Fast fashion, a symptom as well as a driver of the climate crisis, is killing the planet, the people who make the garments and, eventually, us.
And the life of a garment worker isn’t awesome at all. According to Fashion Checker, in 2020 “93 per cent of brands surveyed aren’t paying garment workers a living wage”. In 2013–15, monthly minimum wages for garment workers in parts of Asia were around 51 euros in India, 54 euros in Bangladesh and 64 euros in Pakistan. Workplace abuse and unsafe environments within the fashion-production sector have also been widely documented.
And it doesn’t seem to be getting better. But it never was great. The fashion industry has always exploited the most marginalised. Take, for instance, the Triangle Shirtwaist Factory fire of 1911, which resulted in the death of 146 young, immigrant women in New York City.
“The fashion industry produces 150 billion garments a year. The human population is only 7.9 billion people, so that’s almost 14 times the number of humans that exist on our planet.”
Small steps to change
Everyday fashion doesn’t have to be this bad. My first visits to London, where fast fashion had taken over the high street in the early 2000s, saw higher price points and higher quality than you see today. It takes many years of devaluing raw materials and people for things to swing as low as they are now.
It’s as if millennials, my generation, fell asleep at the wheel. Some of us were raised to be quite conscientious kids, with phrases like “save the planet” becoming a regular part of our lexicon from elementary-school age. I’m sure our parents hoped our generation would solve all the problems they’d failed to solve themselves. I am working hard to make sure I don’t wish that on the generation that comes after my own.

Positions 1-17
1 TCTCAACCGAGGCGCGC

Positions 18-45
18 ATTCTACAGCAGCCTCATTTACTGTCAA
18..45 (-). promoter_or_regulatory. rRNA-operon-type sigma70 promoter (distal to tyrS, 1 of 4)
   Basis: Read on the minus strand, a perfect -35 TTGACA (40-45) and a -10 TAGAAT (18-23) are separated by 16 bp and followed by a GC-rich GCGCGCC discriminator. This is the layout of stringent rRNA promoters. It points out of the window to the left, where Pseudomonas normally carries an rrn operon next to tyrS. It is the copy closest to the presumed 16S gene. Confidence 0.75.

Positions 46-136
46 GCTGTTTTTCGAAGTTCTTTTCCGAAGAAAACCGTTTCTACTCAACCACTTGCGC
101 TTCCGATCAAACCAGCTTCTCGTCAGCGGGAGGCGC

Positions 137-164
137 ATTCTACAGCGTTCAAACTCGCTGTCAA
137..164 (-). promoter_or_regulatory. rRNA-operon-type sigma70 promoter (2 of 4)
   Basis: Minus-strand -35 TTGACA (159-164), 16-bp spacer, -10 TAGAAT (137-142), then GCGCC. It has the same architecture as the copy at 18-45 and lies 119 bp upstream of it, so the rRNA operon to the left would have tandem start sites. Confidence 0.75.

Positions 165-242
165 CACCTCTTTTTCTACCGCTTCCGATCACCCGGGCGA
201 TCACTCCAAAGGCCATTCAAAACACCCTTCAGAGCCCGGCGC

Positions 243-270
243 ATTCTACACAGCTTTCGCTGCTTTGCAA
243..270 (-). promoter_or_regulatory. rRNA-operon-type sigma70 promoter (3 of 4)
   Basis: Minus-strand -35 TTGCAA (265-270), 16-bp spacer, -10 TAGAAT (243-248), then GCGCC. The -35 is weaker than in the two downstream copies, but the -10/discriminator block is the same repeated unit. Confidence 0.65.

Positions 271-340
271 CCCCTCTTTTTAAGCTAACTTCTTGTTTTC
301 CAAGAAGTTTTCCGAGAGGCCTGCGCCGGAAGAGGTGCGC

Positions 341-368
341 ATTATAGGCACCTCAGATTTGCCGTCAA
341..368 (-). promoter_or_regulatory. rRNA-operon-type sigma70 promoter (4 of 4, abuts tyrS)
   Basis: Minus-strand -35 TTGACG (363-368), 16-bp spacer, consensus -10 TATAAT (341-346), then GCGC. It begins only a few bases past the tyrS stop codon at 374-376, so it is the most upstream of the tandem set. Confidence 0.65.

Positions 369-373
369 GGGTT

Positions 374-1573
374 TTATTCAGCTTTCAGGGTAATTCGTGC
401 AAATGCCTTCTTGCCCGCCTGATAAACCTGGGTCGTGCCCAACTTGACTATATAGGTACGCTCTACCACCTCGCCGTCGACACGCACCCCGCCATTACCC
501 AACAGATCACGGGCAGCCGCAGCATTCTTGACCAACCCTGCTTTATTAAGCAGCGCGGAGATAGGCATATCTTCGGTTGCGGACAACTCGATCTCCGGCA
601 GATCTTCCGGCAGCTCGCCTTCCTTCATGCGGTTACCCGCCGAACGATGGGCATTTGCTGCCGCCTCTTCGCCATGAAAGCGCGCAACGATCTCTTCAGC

We were much better educated than previous generations about the perils of greenhouse gases and sweatshop labour. Perhaps we became distracted by inventions like the internet or the foolhardy idea that “technology will save us all”. Or maybe we just got bogged down with all the worry, from the climate crisis to lack of employment.
Either way, we became enveloped in our own problems and lost track of the bigger picture, which includes looking out for those more vulnerable than ourselves.
Income inequality can distract us from the rainforest. Or the fact that maybe the clothing we buy to cheer ourselves up and take our minds off the planet being on fire might have come to us through nefarious actions. Exploitation is aiding the climate crisis we’re trying to avoid looking at.
It’s all too much sometimes: that’s why I break it down into little pieces. To think about all of it together is a toxic pill to swallow. But to think about small changes I can make is the first step.
You start changing your wardrobe. You begin to talk about it online. You find yourself first chatting to friends and then chatting to lawmakers. You take it step by step, piece by piece and little by little, and you start to feel better about it. Because you’re doing everything you can, one step at a time. And with every step you’re spitting some of that toxicity out.
About the contributors
Aja Barber is a writer, personal stylist and style consultant living in south-east London. Her work focuses on sustainability, ethics, intersectional feminism, racism, and all the ways systems of power effect our buying habits.
Jiye Kim is an illustrator based in Seoul. Her work aims to celebrate our uniqueness, she enjoys drawing people from diverse perspectives and observing how they express themselves. She is also interested in storytelling and likes to create narrative-based artworks using traditional and digital techniques.